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A Baen Books Original
Baen Publishing Enterprises
P.O. Box 1403
Riverdale, NY 10471
Cover art by David Mattingly
First printing, August 1997
First paperbackedition, October 1998
Distributed by Simon & Schuster
1230 Avenue of the Americas
New York, NY 10020
Library of Congress Catalog Number: 97-3192
Production by Windhaven Press, Auburn, NH
Printed in the United States of America
For Sharon, who loves me anyway.
"I think it's a mistake—a big one." Cordelia Ransom's blue eyes glittered, but the passionate voice which had raised and swayed so many chanting crowds was cold, almost flat. Which, Rob Pierre reflected, proved her emotions were truly engaged on this issue.
"I obviously don't, or I wouldn't have suggested it," he told her, meeting her eyes levelly while he sought to put enough iron into his deliberately calm reply to override her chill intensity. He succeeded in that, for the most part, but it wasn't as easy as it should have been, and he knew it. He just hoped she didn't.
Officially, Pierre was the most powerful man in the People's Republic of Haven. As the creator and head of the Committee of Public Safety, his word was law and his power over the PRH's citizens absolute. Yet even he faced limits—including the one which had finally decided him his proposal was necessary—and the fact that most of them were invisible to those beyond the ranks of the Committee's membership made them no less real.
His was a revolutionary government which had imposed itself upon the Republic by force. Everyone knew it had extended its grasp far beyond the caretaker role the People's Quorum had envisioned when it voted to ratify his creation of the Committee and named him its chairman. The Quorum had thought it was setting up little more than a caretaker panel to restore domestic stability as quickly as possible . . . what it had gotten was a revolution run by a multiheaded dictatorship which was quite prepared to use coercion, suppression, and outright terror tactics to maintain its grasp and promote its own agenda. That was the heart of his problem. By using force and ruthlessness to reach so far beyond what the Quorum had expected and authorized, he'd made his power real and undeniable, but he'd also deprived his authority (which, he conceded, was not—quite—the same thing) of that subtle and elusive quality called "legitimacy."
A rule imposed by violence or the threat of violence could be overturned the same way, and as a creature of force, his Committee had no recourse to the rule of law or custom to support it. It was odd how little thought people gave to governments which could claim those supports, he thought moodily. Or of how the destruction of a society's underlying social contract, even if the contract in question had been a bad one, smashed the stability of that society until a new contract, acknowledged by its members as legitimate, replaced it. Pierre himself had certainly underestimated the consequences when he set out upon the revolutionary's path. He'd known there had to be a period of unrest and uncertainty, but somehow he'd assumed that once he and his colleagues got past those initial rough spots, the simple passage of time would be sufficient to legitimize their authority in the eyes of those they ruled. That was how it ought to have worked, he told himself yet again. However they'd gotten to where they were, they had at least as strong a claim to their places as the Legislaturalists they'd destroyed to get here had ever had. And unlike the Legislaturalists, Pierre had become a revolutionary in the first place because he genuinely believed in reform. Yet by the very act of seizing power, he had created a situation in which the ability to take that power was all that truly mattered to those who might compete for authority, for his own actions had eliminated not only all previously existing avenues to it but also any "legitimate" constraints upon the use of force.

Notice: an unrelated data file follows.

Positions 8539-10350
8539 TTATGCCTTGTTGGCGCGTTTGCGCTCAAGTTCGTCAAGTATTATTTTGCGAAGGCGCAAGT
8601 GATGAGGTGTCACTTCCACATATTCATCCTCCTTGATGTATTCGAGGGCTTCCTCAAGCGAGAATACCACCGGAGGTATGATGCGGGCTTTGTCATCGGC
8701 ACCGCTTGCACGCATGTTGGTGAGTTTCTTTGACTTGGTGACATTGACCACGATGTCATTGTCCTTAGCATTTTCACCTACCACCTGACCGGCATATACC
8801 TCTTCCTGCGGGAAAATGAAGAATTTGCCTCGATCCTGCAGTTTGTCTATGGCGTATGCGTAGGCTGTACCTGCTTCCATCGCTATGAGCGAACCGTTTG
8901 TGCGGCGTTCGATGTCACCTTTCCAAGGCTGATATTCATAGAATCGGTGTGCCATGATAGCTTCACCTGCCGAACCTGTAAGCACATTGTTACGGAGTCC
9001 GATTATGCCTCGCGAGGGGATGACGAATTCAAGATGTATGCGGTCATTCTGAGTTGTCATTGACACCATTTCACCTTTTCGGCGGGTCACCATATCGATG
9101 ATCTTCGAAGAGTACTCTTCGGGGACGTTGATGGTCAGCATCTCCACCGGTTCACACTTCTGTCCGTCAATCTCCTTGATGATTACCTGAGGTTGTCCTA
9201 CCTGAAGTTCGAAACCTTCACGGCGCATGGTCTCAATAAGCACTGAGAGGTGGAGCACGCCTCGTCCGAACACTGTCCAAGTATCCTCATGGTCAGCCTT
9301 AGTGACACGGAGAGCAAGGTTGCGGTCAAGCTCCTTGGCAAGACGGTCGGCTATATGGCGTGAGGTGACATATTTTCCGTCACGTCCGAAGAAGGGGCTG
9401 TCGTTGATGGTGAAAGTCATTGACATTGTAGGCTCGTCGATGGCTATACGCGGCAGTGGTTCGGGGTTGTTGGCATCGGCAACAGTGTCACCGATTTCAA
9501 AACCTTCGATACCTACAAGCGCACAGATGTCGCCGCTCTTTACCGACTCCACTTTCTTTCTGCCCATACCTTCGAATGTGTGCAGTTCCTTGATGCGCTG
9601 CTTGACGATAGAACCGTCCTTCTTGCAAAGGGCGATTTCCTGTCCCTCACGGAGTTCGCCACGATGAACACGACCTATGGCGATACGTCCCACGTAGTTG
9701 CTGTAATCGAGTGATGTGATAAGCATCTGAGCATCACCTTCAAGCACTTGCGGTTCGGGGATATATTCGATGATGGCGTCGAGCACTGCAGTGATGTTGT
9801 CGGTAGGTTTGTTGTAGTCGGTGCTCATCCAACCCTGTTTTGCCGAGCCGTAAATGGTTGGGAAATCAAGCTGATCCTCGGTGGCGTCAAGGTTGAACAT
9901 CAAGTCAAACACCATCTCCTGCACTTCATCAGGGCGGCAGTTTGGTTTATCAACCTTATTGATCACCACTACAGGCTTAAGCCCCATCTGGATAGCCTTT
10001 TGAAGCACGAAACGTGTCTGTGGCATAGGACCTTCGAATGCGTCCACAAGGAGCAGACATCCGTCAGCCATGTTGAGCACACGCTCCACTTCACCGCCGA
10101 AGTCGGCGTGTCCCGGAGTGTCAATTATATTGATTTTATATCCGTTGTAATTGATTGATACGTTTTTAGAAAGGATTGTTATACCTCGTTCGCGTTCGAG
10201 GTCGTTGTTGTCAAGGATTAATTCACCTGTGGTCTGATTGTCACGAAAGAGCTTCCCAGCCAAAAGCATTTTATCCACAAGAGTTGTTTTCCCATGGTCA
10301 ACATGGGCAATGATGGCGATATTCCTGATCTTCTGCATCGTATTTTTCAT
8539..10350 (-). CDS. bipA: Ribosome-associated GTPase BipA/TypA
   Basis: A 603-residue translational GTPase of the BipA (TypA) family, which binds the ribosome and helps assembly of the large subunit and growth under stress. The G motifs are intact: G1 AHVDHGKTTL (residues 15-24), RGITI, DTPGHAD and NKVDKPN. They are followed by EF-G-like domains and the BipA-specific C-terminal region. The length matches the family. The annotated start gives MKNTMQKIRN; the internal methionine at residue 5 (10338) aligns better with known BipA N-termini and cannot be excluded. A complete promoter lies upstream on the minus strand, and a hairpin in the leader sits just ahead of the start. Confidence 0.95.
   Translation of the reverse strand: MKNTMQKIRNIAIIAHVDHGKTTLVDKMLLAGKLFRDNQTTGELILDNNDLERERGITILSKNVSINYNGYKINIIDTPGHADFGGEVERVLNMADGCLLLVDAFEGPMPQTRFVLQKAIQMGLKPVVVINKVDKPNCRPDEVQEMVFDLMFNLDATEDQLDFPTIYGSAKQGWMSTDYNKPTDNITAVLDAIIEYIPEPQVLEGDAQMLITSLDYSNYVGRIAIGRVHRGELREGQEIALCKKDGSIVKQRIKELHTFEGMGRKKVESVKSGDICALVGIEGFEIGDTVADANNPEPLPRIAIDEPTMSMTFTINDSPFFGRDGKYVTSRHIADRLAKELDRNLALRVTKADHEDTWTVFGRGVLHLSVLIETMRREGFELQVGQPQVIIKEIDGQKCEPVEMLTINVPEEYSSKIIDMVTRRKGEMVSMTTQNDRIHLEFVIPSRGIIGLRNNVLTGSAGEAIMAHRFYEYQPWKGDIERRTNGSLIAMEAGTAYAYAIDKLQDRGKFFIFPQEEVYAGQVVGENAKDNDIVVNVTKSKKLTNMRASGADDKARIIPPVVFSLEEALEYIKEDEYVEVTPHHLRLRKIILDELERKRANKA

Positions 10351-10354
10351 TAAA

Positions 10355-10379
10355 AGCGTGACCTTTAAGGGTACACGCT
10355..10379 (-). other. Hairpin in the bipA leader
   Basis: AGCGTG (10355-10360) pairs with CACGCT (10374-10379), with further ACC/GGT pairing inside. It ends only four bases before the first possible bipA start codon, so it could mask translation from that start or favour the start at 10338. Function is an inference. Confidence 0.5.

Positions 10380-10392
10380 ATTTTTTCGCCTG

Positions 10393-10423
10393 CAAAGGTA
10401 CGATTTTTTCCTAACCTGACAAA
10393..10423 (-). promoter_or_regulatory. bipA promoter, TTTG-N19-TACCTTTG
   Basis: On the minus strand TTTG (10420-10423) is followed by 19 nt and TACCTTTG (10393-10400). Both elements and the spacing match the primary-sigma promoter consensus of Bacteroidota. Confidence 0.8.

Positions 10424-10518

All of which meant that the seemingly all-powerful Committee of Public Safety was, in fact, a far more fragile edifice than it appeared. Its members were careful to display their confidence to the Dolists and Proles they'd mobilized, but Pierre and his colleagues knew that any number of unsuspected plotters could be working to overthrow them at any moment. Why not? Hadn't they overthrown the Republic's previous lords and masters? Hadn't the Legislaturalists' long monopolization of the power of the state produced crackpots and fanatics in profusion? And hadn't the Committee itself crushed enough "enemies of the People" to guarantee its members potential—and passionate—enemies galore?
Of course they had, and some of them had demonstrated a dangerous willingness to act on that enmity. Fortunately, most of the outright lunatics, like the Zeroists, who had supported Charles Froidan's demands that all money be abolished, had been too incompetent to plan a bottle party, much less stage a coup. Others, like the Parnassians, whose platform had included the execution of all bureaucrats on the grounds that their choice of employment was prima facie evidence of treason against the People, had been reasonably competent conspirators but guilty of bad timing. By moving too soon, they'd made too many enemies among their competing extremists, and Pierre and State Security had managed to play one faction off against the other to destroy them. (Actually, that had been one of Pierre's harder decisions, for he'd discovered that, having dealt with the enormous, glacially paced bureaucracy bequeathed to him by the Legislaturalists, he felt a certain personal sympathy for the Parnassians' views. In the end, however, he had decided—not without regret—that the Committee required the bureaucrats to keep the Republic running.)